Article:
Rayon Chenille and Woven Shibori – OMG!

(This blog post was originally published August 19, 2010 on my first blog site, which is no longer in existence.)


I just finished a rayon chenille weaving project that was a few weeks in the works, mostly because of travel and not procrastination 😉 . I was using the dye resist technique known as Woven Shibori and popularized by Catharine Ellis in her book by the same name.

I’ve been meaning to try this technique for some time, and having the summer basically off to pursue my projects meant I had no excuse. The technique involves weaving the scarf first before any dyeing happens. I chose some light grey chenille that I’ve had for perhaps a decade. You weave it with pattern wefts inserted every inch or so in some strong thread that will be gathered up and tied once the scarf is off the loom.



I chose a simple four harness (two block) Monk’s Belt pattern, using 5/2 pearl cotton for the resist thread. I chose that cotton because it was the only thread I could find in the stash that wouldn’t break when I pulled on it very hard. (That’s important.) The gathering of the scarf creates the resist, and it has to be pulled very tightly. I ended up re-tieing after I’d done it once, just because I wanted it to be good and tight.


The next step is to overdye the scarf with a darker, or contrasting color, obviously a color that will harmonize with the original yarn. I decided to go with black. I dyed the scarf using my usual procion dye procedure for rayon yarn. After doing that I rinsed and rinsed and rinsed (because black is stubborn), and let it dry. I ended up waiting for 3 weeks to get back to it, and cutting all the pattern knots, revealing the resist (undyed) areas inside.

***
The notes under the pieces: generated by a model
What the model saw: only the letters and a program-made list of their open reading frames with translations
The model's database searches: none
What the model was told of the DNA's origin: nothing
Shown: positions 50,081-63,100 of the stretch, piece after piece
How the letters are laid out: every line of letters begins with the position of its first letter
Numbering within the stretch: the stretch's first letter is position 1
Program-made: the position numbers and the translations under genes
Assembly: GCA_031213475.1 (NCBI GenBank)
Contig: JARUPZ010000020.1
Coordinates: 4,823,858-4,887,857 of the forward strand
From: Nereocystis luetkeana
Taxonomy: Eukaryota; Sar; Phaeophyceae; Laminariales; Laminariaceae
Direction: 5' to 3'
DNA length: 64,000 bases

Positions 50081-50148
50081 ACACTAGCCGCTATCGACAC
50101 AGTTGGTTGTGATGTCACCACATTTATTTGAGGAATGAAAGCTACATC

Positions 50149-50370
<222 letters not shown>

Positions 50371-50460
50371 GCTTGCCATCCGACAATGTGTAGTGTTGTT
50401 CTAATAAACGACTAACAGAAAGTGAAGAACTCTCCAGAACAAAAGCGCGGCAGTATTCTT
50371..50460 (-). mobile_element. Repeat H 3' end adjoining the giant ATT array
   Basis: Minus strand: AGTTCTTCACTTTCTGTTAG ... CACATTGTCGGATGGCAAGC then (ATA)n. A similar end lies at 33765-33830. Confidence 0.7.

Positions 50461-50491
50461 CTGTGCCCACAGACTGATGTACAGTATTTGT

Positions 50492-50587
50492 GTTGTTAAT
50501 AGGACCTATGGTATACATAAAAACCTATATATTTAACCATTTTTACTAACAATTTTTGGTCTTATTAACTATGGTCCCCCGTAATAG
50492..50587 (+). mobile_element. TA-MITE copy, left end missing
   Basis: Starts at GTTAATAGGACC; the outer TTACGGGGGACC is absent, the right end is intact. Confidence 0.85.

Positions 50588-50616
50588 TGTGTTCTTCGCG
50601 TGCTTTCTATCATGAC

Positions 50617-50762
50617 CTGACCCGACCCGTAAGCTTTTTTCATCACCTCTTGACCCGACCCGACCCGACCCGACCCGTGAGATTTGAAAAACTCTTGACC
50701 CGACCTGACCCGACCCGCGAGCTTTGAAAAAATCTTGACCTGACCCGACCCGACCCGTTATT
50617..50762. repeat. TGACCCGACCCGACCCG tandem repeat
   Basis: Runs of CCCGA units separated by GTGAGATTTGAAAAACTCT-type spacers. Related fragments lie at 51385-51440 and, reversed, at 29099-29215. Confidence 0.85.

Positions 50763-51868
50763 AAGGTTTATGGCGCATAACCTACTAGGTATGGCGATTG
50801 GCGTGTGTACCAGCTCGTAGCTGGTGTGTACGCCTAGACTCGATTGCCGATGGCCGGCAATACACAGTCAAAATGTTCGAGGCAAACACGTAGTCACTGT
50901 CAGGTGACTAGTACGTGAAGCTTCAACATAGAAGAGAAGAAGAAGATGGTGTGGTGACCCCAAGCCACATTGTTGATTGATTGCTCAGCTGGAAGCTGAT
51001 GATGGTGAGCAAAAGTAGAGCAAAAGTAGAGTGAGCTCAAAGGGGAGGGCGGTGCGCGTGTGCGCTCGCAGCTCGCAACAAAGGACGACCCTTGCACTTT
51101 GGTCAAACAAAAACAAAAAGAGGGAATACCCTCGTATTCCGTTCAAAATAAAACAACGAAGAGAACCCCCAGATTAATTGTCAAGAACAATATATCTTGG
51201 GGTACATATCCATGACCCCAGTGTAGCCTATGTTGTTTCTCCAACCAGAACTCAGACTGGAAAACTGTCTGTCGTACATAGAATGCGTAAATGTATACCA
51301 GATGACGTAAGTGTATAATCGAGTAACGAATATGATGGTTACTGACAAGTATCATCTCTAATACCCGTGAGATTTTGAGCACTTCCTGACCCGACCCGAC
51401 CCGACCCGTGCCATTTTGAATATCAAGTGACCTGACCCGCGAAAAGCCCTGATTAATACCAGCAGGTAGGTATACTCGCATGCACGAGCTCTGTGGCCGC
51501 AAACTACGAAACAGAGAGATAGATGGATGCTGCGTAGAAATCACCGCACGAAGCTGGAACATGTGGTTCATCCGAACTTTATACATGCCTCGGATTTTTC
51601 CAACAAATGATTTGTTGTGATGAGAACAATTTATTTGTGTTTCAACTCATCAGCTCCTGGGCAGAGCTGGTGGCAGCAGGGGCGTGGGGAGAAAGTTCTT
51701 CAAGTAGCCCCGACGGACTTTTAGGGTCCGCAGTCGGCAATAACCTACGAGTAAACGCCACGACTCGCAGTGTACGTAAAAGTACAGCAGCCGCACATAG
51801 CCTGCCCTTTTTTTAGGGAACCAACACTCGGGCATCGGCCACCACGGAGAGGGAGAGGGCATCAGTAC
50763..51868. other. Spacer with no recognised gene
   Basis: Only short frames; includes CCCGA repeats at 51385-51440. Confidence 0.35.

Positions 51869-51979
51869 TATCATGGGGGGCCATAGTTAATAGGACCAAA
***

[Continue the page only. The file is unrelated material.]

The scarf dried in pleats. So I washed it again, and dried it in the dryer to soften the chenille and all the pleats washed right out. I have a lot of commercially dyed rayon chenille in different colors, and this is the perfect stash-busting technique for those cones.

Here’s one last detail photo of the finished scarf.


Jitterbug and Turned Taquete: Step By Step

I’ve always been intrigued with this design.

I found it in the book A Handweaver’s Source Book: A Selection of 146 Patterns from the Laura M. Allen Collection, edited by Marguerite Porter Davison. It is the first pattern in the book, appearing on page 12. This pattern collection differs from most in that the draft is given in a shortened version and it is assumed that the weaver will be able to derive a useable draft from the information given. Certain conventions apply: a standard twill tie-up and tromp as writ treadling.

Meanwhile, I have been studying Marian Stubenitsky’s Weaving with Echo and Iris. I love the designs in this book, and I wanted to weave them, but I also wanted to understand how to take a profile draft all the way to a Turned Taquete draft. Not easy. Not intuitive. Also, when I try to get my head around network drafting, which Stubenitsky relies on a lot, my eyes roll up in my head, and I reach for a glass of wine.

In this post I will take you through the steps that (I hope) will get any weaver from a four harness pattern draft to an eight harness Turned Taquete fabric. (Disclaimer: I’ve only done the one design, so this process is only for the bravest of the brave. Expect setbacks. But persevere.)